Posted by Rick Civelli | 02.17.2012 | Turtle Talk
De-listing the Hawaiian Green Turtle
Tuesday marked an interesting day in sea turtle conservation. The Association of Hawaiian Civic Clubs (AOHCC) filed a petition with the federal government to classify the green turtles found around Hawaii as a distinct population segment. To do so, however, the Hawaiian green turtle would need to be removed from the Endangered Species Act.
Proponents of the petition have some scientific support for their cause. Honu, as the Hawaiian green turtle is locally known, have strong nesting success. Since the 1970s, the nesting population has been increasing an average of 5.7% each year. These green sea turtles nest in the Hawaiian Islands, most within the Papahānaumokuākea Marine National Monument (an area the size of California). Adults also seem to remain in the area of the volcanic island chain.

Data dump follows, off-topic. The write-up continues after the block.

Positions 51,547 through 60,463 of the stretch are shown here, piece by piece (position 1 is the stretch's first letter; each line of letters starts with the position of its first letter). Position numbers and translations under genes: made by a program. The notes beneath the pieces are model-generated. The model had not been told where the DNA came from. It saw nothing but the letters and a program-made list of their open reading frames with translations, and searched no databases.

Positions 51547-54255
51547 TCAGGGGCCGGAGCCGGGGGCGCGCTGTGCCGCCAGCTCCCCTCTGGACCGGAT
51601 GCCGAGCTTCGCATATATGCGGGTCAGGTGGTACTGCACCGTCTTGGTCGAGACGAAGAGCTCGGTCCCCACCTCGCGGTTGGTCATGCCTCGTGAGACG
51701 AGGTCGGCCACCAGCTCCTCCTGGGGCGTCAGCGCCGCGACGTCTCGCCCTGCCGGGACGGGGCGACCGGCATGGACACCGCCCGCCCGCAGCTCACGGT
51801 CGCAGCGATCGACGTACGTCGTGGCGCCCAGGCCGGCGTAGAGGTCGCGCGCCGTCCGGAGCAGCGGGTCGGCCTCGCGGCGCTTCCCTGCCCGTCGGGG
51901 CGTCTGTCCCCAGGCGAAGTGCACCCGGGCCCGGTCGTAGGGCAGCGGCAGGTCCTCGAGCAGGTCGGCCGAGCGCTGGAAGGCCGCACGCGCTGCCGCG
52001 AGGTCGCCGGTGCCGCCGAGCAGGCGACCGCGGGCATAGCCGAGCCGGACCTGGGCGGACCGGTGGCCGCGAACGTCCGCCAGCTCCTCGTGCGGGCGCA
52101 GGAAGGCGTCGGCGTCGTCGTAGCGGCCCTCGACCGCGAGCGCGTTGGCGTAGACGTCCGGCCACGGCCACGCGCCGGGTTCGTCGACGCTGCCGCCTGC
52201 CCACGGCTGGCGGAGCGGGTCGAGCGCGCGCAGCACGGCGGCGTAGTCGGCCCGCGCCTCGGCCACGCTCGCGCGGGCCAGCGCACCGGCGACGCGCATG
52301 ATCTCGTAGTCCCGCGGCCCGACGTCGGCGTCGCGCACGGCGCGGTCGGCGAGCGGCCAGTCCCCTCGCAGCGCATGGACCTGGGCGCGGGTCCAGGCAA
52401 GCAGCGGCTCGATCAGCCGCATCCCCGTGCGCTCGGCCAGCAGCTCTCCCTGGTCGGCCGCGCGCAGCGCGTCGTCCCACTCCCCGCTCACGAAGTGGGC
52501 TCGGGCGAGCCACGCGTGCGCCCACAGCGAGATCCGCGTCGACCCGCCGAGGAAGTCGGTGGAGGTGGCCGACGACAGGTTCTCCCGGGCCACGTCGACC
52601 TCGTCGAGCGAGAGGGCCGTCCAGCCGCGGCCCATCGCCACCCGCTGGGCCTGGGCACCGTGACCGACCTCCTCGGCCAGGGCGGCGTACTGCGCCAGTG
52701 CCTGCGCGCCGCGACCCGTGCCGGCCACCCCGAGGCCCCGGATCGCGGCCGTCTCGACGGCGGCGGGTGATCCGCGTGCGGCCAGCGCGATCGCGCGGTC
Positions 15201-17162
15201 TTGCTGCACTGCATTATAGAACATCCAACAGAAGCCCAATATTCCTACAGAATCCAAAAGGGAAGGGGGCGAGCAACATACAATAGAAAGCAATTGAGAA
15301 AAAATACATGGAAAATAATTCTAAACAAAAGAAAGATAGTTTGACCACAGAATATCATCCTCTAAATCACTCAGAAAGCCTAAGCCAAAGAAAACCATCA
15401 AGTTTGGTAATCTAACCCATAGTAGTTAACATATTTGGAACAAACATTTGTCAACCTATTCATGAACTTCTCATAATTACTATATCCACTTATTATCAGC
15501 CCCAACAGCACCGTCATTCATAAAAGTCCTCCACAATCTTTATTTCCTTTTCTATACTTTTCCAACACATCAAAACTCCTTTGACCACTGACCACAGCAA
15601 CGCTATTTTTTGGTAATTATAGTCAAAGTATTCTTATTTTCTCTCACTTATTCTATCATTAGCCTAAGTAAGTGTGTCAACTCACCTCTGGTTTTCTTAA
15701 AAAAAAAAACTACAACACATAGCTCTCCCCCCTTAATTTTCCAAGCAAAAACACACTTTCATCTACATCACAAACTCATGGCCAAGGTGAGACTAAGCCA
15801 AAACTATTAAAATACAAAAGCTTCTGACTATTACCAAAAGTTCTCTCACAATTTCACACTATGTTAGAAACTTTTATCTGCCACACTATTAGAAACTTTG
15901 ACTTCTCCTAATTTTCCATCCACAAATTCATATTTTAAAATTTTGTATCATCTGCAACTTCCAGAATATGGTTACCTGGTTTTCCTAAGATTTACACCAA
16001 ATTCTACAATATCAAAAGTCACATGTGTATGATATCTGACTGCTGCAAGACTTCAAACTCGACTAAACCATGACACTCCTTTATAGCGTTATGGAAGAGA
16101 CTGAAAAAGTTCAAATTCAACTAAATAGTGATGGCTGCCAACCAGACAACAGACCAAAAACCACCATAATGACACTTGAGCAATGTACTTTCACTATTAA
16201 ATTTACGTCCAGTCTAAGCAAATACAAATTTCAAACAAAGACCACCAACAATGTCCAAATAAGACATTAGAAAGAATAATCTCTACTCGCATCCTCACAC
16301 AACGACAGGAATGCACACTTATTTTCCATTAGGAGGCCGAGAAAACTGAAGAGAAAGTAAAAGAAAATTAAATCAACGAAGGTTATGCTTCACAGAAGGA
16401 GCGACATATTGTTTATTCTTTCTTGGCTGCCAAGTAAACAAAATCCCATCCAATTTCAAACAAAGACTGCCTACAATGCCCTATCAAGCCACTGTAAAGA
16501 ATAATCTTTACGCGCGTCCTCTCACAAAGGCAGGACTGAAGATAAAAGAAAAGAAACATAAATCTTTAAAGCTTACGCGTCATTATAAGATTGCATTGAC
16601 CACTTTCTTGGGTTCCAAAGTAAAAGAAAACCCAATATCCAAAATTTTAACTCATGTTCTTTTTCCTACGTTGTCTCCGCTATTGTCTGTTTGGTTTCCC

Sea turtles in general are a highly migratory species, traveling through many different waters. For many years their juvenile life remained a mystery. They were seen crawling from a nest, then seemingly vanished, only to return years later as mature adults. Green turtles are also extremely slow in maturing, sometimes not reaching maturity until 35-40 years of age. As a species, the green sea turtle is threatened throughout its range, with the exception of Florida and Mexico’s Pacific Coast – where they are endangered.
The delisting of the honu would not leave it unprotected. Management would transfer to Hawaii. AOHCC Preseident Soulee Stroud has said, “This would be wonderful to bring the management of this important cultural animal back to the people of Hawaii.” Since the honu has cultural and religious significance in Hawaii, there is no doubt that they would work hard to protect them, but could this open a dangerous precedent? Should a migratory species be broken into distinct population segments?